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Re^11: Curious about Perl's strengths in 2018

by eyepopslikeamosquito (Bishop)
on Apr 14, 2018 at 22:21 UTC ( #1212896=note: print w/replies, xml ) Need Help??

in reply to Re^10: Curious about Perl's strengths in 2018
in thread Curious about Perl's strengths in 2018

can be a big weakness when it comes to Perl being used in a bigger team as you need to explicitly agree on how to do things when with Python or Java there is simply one obvious way
Agreed, with caveats about there being "simply one obvious way" in Python, as detailed below. It seems you and I are one of the "many" mentioned in John Wang's claim that "TIMTOWTDI is often cited as a strength but, taken to an extreme, it is also seen as a weakness by many".

I much prefer the Enlightened Perl Organisation alternative TIMTOWTDIBSCINABTE, pronounced "Tim Toady Bicarbonate":

There's more than one way to do it, but sometimes consistency is not a bad thing either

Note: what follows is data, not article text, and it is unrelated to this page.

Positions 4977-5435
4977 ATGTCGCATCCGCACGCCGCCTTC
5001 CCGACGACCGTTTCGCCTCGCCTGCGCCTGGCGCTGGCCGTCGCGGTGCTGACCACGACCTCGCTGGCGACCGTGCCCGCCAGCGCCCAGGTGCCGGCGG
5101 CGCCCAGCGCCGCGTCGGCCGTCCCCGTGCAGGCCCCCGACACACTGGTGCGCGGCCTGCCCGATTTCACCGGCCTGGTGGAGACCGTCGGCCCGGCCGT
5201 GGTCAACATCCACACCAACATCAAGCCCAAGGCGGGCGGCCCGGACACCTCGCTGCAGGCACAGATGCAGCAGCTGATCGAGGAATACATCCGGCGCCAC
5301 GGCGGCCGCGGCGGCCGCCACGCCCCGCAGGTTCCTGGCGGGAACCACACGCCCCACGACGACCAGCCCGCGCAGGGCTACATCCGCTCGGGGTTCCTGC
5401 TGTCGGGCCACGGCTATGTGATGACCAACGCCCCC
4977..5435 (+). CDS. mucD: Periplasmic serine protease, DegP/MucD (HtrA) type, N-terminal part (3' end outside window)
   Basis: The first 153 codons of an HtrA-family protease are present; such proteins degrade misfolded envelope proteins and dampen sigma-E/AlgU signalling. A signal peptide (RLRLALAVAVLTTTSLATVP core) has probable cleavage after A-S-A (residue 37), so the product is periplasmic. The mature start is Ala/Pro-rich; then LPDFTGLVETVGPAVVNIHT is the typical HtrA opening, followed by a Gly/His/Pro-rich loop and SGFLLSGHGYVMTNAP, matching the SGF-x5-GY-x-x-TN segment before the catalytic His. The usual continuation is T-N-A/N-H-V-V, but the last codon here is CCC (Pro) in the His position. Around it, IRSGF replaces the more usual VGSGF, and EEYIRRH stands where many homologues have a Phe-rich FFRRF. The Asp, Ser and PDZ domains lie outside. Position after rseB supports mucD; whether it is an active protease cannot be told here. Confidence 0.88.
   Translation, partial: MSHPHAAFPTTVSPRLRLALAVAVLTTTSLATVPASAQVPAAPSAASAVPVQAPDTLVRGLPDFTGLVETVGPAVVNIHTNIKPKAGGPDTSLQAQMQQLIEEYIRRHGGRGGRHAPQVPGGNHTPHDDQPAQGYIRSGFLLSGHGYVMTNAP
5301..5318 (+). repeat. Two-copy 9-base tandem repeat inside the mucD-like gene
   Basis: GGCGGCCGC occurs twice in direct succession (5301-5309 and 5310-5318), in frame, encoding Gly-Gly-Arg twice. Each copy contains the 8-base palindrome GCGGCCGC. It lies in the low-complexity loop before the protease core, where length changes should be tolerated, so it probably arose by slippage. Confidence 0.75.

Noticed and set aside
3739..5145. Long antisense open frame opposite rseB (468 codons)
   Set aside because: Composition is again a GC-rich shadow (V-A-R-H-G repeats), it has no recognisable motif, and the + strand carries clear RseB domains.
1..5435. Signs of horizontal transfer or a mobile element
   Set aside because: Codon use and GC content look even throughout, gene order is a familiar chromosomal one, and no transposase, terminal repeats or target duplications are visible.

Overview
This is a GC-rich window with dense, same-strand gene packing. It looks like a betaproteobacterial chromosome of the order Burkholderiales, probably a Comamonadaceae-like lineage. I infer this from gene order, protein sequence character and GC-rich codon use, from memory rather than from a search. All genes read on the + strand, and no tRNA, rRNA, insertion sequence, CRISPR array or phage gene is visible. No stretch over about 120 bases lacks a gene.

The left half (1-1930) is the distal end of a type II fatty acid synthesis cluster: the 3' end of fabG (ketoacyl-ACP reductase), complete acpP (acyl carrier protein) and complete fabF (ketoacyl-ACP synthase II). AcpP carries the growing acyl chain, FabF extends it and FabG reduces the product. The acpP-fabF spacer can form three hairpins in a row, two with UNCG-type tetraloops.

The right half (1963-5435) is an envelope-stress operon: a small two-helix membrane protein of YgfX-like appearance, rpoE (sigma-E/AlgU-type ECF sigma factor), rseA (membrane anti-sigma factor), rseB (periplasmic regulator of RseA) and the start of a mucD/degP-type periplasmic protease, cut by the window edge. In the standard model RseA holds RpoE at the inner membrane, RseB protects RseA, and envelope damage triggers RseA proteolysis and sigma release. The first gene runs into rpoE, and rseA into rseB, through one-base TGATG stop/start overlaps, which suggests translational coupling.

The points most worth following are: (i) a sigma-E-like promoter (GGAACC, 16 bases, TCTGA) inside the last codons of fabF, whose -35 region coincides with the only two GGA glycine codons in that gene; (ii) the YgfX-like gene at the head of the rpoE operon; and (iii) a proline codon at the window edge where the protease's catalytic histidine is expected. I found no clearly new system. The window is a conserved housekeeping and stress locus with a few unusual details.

Python's TOOWTDI ("There should be one -- and preferably only one -- obvious way to do it") notwithstanding, I discovered that, in practice, Python sometimes provides more ways to do it than Perl!

As analysed in The golf course looks great, my swing feels good, I like my chances (Part VI), when considering how to create a "Dear John" string in each of the four languages (Perl, Python, Ruby, PHP) I could only see one obvious way to do it in Perl namely:

"Dear $name"
while in Python I found three:
"Dear %s" % expr # Python % printf-like operator "Dear {0}".format(expr) # Python format string method "Dear "+`expr` # Python backticks (TIMTOWTDI)

And from the classic 99 bottles of beer golf, when changing between "Take one down and pass it around" and "Go to the store and buy some more" - shortening the two strings above to "Take" and "Go to" for clarity - let's consider the many and varied ways of doing this in Python (TIMTOWTDI):

"Take"if n else"Go to" (n>0)*"Take"or"Go to" ["Go to","Take"][n>0] ("Go to","Take")[n>0] n and"Take"or"Go to" "GToa kteo"[n>0::2] # "Slice and Dice" wins this golf!
Admittedly, the winning Python slice and dice golf solution can hardly be described as obvious. :) As you can see, playing golf in Python is fun because there is more than one way to do it!

Curiously, code golf is more popular in Python than Perl nowadays. See The golf course looks great, my swing feels good, I like my chances (Part IV) for evidence.

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